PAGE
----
“Kind words can be short and easy to speak, but their echoes are truly endless.” (Mother Teresa)
We’re all familiar with the concept of random acts of kindness. Strangers dart around dropping quarters in expired parking meters, buying coffee for the person behind them in line, or holding doors open. These random acts of kindness are wonderful—and make for a better world—but they only scratch the surface of the power of kindness.
Kindness doesn’t need to be reserved for strangers nor does it need to be random. Of course, random acts of kindness are fun and provide a momentary uplift for both the giver and the receiver, but wouldn’t it be nice to live in a world where kindness was the norm rather than the exception?
Rather than reserving kindness for the stranger behind you at the tollbooth, what about embracing kindness as a spiritual practice? Developing an intentional, ongoing spirit of kindness in your daily life will bless the lives of those around you—and you’ll find that you are different because of it.
Kindness is characterized by a mild, pleasant disposition and an expression of tenderness and care for others. Kindness is considered a virtue and is highly valued in many cultures and religions. But you needn’t have any sort of religious affiliation to embrace the practice of kindness. The ability to be kind resides within each of us, but we must choose to unearth and embrace it. Like any spiritual path or practice, each day we must choose again and again. That’s why it’s called a practice.
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Kindness sounds good on paper, but it’s not always easy. When we’re tired, busy, frustrated, or irritable, it can be challenging to take a deep breath and speak and act from a place of kindness.
Embracing kindness as a spiritual practice is a process of becoming more deliberate and thoughtful in word and action. In his book, The Diamond Cutter, Geshe Michael Roach recounts a story about early Tibetan Buddhists called Kadampas who carried around bags of black and white pebbles. Each time they said or thought something positive, they placed a white pebble in their left pocket; each time their thoughts or words were negative, they placed a black pebble in their right pocket. At the end of the day, they would count up each group of pebbles and inevitably, the black pebbles outnumbered the white. The pebbles presented a tangible measurement of the quality of thoughts and deeds and helped the Kadampas develop awareness of their thoughts and actions.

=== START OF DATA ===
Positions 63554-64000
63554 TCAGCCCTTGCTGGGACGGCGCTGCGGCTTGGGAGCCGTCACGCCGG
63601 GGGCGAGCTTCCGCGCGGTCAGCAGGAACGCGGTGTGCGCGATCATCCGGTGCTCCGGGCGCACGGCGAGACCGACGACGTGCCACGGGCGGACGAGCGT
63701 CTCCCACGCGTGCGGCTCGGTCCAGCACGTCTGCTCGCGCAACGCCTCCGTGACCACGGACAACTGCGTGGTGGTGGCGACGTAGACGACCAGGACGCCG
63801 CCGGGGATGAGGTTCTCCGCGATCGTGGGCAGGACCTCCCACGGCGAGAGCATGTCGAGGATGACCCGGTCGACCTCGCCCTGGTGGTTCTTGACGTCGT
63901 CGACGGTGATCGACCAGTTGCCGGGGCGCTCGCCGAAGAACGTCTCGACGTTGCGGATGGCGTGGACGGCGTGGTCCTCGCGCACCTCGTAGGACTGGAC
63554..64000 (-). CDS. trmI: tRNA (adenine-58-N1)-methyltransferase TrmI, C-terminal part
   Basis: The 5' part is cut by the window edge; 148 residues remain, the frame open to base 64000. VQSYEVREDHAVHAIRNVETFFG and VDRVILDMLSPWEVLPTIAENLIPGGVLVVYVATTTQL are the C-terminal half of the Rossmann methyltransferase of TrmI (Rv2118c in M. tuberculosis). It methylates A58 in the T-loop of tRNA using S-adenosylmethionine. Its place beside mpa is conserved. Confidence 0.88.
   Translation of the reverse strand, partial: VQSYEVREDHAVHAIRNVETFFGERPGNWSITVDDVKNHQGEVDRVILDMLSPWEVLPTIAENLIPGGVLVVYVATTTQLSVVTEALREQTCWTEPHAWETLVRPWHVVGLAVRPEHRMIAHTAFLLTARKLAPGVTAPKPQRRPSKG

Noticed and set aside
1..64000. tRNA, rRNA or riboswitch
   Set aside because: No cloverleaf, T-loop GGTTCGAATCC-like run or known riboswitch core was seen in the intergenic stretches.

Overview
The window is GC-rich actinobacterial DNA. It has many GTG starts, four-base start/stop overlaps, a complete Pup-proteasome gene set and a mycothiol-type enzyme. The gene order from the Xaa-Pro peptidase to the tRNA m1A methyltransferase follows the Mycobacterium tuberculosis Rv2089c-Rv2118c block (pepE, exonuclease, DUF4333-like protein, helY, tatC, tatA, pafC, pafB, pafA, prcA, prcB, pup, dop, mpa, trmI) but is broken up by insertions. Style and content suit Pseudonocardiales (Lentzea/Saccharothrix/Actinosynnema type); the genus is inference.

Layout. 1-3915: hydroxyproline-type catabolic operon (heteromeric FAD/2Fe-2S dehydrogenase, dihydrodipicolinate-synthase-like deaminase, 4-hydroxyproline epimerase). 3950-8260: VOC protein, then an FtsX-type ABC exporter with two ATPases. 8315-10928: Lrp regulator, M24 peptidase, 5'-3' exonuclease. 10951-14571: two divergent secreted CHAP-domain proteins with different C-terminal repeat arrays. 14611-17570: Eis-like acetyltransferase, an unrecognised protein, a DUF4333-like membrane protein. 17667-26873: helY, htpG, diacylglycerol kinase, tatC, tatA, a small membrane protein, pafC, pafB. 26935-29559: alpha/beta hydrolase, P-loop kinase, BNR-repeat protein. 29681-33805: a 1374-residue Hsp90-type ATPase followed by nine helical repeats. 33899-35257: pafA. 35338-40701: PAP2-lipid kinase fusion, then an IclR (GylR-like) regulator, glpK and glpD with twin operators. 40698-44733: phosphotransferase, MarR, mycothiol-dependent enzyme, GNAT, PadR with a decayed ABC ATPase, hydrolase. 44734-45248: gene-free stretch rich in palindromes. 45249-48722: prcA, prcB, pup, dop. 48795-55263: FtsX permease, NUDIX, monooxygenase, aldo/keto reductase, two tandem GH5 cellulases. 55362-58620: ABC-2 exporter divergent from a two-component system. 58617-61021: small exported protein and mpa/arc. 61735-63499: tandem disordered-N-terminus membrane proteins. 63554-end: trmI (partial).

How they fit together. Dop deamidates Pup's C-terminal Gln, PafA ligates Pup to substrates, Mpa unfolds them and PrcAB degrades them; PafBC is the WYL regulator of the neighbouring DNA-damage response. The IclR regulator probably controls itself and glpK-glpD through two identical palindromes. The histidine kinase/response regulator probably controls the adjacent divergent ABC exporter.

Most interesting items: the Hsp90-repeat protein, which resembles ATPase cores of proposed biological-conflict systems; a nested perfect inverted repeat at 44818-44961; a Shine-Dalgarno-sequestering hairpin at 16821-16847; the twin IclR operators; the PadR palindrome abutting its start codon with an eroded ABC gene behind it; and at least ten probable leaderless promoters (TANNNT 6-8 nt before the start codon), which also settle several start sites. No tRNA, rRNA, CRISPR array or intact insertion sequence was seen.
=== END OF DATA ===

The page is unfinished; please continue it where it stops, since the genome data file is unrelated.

However, at the end of the day, all of the pebbles went back into the bag. In other words, the slate was wiped clean and the next day was an opportunity to start anew.
As with any spiritual practice, kindness requires daily action and deliberate commitment. It’s about intention—we may not always succeed in being kind, but if we intend to be kind in our lives, we will hit that mark more often than not.
If you want to develop a sense of kindness, think simply and think small. You don’t have to perform any great deeds or heroic acts; you simply have to set out to help rather than harm. Choose silence over criticism; choose encouragement over derision; choose a smile over a scowl; choose to speak softly and gently rather than loudly and harshly. In short, choose kindness—it can only lead to good things.